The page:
Using An FPGA To Generate Ambient Color From Video

We should all be familiar with TV ambient lighting systems such as Philips’ Ambilight, a ring of LED lights around the periphery of a TV that extend the colors at the edge of the screen to the surrounding lighting. [Shiva Rajagopal] was inspired by his tutor to look at the mechanics of generating a more accurate color representation from video frames, and produced a project using an FPGA to perform the task in real-time. It’s not an Ambilight clone, instead it is intended to produce as accurate a color representation as possible to give the impression of a TV being on for security purposes in an otherwise empty house.

The concern was that simply averaging the pixel color values would deliver a color, but would not necessarily deliver the same color that a human eye would perceive. He goes into detail about the difference between RGB and HSL color spaces, and arrives at an equation that gives an importance rating to each pixel taking into account its saturation and thus how much the human eye perceives it. As a result, he can derive his final overall color by looking at these important pixels rather than the too-dark or too-saturated pixels whose color the user’s eye will not register.

The whole project was produced on an Altera DE2-115 FPGA development and education board, and makes use of its NTSC and VGA decoding example code. All his code is available for your perusal in his appendices, and he’s produced a demo video shown here below the break.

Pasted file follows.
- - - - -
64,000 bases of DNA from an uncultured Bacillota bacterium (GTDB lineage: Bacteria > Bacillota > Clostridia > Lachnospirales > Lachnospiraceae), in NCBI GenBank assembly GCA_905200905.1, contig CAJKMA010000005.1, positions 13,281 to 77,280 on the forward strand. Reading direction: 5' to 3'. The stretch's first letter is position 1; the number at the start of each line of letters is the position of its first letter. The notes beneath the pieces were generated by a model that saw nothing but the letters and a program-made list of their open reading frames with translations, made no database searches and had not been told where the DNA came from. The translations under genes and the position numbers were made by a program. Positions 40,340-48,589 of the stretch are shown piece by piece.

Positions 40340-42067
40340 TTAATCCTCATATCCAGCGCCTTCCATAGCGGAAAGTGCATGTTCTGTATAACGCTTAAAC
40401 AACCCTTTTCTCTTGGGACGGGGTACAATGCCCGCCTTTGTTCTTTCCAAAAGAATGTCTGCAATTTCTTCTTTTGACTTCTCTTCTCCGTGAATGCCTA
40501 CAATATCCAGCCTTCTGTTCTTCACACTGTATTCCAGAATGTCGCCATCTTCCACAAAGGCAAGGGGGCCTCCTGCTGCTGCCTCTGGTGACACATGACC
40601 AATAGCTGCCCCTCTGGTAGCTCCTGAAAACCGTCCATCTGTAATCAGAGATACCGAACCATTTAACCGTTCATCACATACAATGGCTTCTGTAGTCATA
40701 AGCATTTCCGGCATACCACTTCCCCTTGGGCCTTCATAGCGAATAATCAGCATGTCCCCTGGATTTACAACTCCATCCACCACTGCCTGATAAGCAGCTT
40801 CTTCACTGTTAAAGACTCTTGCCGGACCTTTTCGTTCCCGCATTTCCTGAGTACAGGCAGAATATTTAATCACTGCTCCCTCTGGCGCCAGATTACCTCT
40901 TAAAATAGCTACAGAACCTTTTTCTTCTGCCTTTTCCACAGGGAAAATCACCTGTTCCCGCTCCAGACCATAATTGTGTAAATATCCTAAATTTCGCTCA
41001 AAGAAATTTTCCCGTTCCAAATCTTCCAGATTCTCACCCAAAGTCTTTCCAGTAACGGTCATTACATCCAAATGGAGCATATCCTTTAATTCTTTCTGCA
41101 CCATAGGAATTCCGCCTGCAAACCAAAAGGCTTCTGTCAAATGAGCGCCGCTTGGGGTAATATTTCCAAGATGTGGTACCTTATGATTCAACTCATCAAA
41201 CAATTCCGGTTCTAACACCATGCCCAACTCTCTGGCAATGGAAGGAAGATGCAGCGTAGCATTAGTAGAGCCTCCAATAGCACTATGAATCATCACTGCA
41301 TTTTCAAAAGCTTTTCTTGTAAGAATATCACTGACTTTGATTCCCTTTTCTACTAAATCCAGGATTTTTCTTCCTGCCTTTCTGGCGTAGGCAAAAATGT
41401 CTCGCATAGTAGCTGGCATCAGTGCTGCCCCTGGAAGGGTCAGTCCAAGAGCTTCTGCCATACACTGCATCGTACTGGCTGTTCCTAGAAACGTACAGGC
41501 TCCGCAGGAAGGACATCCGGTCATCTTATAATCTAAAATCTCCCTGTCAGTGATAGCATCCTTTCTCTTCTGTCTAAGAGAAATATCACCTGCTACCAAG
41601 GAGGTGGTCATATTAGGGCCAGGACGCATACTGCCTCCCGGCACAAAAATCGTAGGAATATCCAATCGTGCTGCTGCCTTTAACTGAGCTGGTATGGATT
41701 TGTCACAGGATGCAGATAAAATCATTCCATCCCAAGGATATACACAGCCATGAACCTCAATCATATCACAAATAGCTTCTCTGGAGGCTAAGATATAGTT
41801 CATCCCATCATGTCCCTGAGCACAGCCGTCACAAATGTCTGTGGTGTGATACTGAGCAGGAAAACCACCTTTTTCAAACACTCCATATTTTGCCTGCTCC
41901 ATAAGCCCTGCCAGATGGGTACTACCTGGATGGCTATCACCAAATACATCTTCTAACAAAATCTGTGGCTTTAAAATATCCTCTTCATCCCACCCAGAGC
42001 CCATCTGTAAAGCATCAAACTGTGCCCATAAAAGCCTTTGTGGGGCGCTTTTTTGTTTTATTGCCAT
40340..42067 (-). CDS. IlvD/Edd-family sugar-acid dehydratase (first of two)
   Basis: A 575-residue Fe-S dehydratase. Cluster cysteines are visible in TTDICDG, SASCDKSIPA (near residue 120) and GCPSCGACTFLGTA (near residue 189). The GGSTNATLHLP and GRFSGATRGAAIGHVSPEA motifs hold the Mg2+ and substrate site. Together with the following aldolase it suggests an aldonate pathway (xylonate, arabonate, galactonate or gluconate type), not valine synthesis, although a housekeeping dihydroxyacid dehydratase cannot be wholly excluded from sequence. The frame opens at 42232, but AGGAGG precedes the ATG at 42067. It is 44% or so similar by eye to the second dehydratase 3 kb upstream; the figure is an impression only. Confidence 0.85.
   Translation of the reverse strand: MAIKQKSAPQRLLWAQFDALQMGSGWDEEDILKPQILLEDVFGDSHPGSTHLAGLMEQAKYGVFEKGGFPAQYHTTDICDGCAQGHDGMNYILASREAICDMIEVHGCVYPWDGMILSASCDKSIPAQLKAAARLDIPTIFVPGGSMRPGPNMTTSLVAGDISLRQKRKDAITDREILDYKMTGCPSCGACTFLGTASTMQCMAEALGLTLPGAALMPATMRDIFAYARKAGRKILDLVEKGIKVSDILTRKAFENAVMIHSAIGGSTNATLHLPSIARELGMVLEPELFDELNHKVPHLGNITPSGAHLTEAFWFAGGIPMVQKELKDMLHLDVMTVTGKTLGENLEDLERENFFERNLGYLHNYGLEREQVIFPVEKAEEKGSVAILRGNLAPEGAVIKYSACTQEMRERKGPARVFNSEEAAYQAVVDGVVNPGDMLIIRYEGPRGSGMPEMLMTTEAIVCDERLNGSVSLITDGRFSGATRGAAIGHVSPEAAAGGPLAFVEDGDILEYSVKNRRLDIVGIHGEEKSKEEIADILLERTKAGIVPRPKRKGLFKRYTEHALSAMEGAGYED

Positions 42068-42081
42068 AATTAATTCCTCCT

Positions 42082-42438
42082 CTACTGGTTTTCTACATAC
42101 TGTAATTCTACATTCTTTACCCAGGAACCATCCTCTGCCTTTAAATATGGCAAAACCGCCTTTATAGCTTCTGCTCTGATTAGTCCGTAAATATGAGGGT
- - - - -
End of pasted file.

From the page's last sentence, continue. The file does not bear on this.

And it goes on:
This is not the first project in this field we’ve featured here at Hackaday. We’ve had another FPGA project, one based on a Raspberry Pi, and an entirely analog version that sums the RGB outputs. This project brings a new twist to the table, not through what it does but through both the approach it takes to the problem and its clear explanation of the process involved.

Via [Bruce Land].

4 thoughts on “Using An FPGA To Generate Ambient Color From Video

  1. “It is intended to produce as accurate a color representation as possible to give the impression of a TV being on for security purposes in an otherwise empty house.”

    What’s the point when you use facebook to tell the whole world about your amazing holidays in Spain, Italy or Zimbabwe.

  2. I would prefer he works on getting the colors right to do a RGB addressable bias light around a TV so that when I am watching a movie the colors at the edge seem to bleed onto the walls.

    That would be massively more useful than a fake TV that makes your neighbors think you are home. and you can already buy for $19.99

    http://faketv.com/

    Note: 99% of all burglaries happen during the day, when they know that most people are not home so not even neighbors are around to report suspicious people.

    1. Project author here. The cool thing about this project is that it can be applied to the situation you mention. All you would have to do is instantiate a few of my modules to take in different areas of the frame and output to the corresponding light. The whole point of the project was making something that would primarily be for an unoccupied home, but whose work can be applied elsewhere.

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